Off-Campus Housing Safety
The Omaha metropolitan area is a blend of urban and rural environments in close proximity to one another. Area residents are known for being welcoming and hospitable, and the city and its surrounding communities are generally regarded as safe relative to other similarly-sized cities. However, students must recognize that living off-campus means it is their personal responsibility to look out for their own safety. Below are just some of the necessary safety precautions that may lessen the likelihood of becoming a victim, as provided by the Lindsey M. Bonistall Foundation:
1. Trust your instincts and don’t worry about overreacting. You are better safe than sorry.
2. Know where to get crime alerts and safety information for off-campus housing. Schools are not obligated by law to report crimes against students in off campus areas so information on school-related crime statistics may be misleading. Some schools offer off-campus information on their websites. Others have organizations and/or services that are specifically designed to assist students who live off campus. Some schools only offer limited services and support for off-campus residents and, in these cases, a local police department or government agency is the better resource for off-campus information.
3. Do not walk alone after dark. Contact a friend or your school’s escort service to take you where you need to go. These services will often assist students who live off-campus.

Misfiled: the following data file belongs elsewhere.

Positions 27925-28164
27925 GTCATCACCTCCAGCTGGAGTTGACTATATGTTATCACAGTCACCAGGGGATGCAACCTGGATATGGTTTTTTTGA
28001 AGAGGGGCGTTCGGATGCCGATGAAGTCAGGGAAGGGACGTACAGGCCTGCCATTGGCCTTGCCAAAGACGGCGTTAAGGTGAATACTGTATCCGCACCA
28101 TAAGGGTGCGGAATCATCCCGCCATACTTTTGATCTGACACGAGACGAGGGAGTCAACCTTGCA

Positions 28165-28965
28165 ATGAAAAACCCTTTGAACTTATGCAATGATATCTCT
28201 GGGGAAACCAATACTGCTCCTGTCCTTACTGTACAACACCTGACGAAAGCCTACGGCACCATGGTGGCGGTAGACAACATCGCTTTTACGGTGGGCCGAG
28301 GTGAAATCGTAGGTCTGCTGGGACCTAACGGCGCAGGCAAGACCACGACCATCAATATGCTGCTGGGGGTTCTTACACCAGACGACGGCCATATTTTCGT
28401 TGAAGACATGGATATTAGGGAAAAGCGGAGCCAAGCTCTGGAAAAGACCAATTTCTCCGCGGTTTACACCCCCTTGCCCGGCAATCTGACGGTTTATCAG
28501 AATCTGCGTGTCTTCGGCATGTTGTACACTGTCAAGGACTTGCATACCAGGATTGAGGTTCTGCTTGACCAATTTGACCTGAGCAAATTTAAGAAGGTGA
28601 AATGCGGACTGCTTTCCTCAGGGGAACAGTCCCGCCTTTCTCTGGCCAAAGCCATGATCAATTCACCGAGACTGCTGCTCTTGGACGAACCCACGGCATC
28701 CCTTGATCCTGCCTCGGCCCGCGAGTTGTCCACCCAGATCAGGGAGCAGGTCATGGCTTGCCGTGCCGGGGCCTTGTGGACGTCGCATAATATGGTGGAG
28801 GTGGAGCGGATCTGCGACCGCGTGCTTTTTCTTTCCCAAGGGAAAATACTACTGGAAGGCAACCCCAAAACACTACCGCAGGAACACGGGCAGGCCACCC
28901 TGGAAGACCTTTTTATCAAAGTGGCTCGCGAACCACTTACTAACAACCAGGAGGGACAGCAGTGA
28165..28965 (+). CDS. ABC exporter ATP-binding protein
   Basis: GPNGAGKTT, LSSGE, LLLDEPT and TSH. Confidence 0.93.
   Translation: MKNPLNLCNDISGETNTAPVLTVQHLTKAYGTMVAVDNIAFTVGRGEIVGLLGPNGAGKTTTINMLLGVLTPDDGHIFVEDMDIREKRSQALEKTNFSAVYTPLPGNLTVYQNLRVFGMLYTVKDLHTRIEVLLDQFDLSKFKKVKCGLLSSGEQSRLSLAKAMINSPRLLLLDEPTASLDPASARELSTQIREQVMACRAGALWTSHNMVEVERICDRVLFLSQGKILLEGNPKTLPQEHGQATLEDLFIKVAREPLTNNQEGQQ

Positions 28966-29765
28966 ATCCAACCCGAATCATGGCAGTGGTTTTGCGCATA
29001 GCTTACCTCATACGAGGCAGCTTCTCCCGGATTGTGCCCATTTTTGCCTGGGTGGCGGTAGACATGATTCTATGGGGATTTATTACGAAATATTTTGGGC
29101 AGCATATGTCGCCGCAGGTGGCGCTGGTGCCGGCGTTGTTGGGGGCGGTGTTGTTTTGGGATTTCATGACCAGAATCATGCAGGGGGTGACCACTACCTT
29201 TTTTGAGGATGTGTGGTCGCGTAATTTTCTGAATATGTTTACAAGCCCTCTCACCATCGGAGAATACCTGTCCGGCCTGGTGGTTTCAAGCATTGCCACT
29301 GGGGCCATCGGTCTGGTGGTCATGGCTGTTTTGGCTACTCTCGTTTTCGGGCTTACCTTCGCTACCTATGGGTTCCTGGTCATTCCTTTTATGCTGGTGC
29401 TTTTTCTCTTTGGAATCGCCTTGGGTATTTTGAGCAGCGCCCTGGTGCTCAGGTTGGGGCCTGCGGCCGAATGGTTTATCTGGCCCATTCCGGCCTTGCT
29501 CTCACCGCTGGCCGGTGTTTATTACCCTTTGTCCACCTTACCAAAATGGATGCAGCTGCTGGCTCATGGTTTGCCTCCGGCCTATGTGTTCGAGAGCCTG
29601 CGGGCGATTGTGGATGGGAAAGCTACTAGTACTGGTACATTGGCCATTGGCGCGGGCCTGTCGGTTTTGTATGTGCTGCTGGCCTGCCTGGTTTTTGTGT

4. Take a self-defense class.
5. When driving, keep your doors locked and park in well-lit areas.
6. Don’t walk around alone when intoxicated.
7. Walk in well-lit areas and stay away from alleys, entryways and bushes where someone could be hiding.
8. Do not walk or jog alone after dark.
9. Do not wear earphones or play music so loudly that you are unaware of your surroundings.
10. Obtain a whistle and carry it with you at all times. Make sure to keep it in your hands when walking alone.
11. If someone is following you on foot, cross the street, change directions or vary your pace.
12. If confronted, make a scene, and make lots of noise to draw attention to yourself and the other person.
13. If someone is following you in a car, turn around and walk in the opposite direction. If that person persists, record the license number and call the Police immediately. Get to an area where there are other people around.
14. Avoid short cuts. Walk where there are other people present.
15. Have your keys ready before you reach the door.
16. Avoid entering elevators with strangers. When this is unavoidable, stand by the control panel and if confronted in a threatening way, push the emergency alarm and all the floor buttons. Don’t press the stop button.
17. Don’t hold the door open for a stranger attempting to enter the building, even if it seems rude. Ask them to identify themselves.
18. Post the local police and fire departments’ numbers by every phone, near the refrigerator and/or program them into your cell phone.
19. Label your emergency contacts in your cell phone or by your home phone as ICE (In Case of Emergency), and, in the event of an emergency, officials will know whom to contact for important personal or medical information.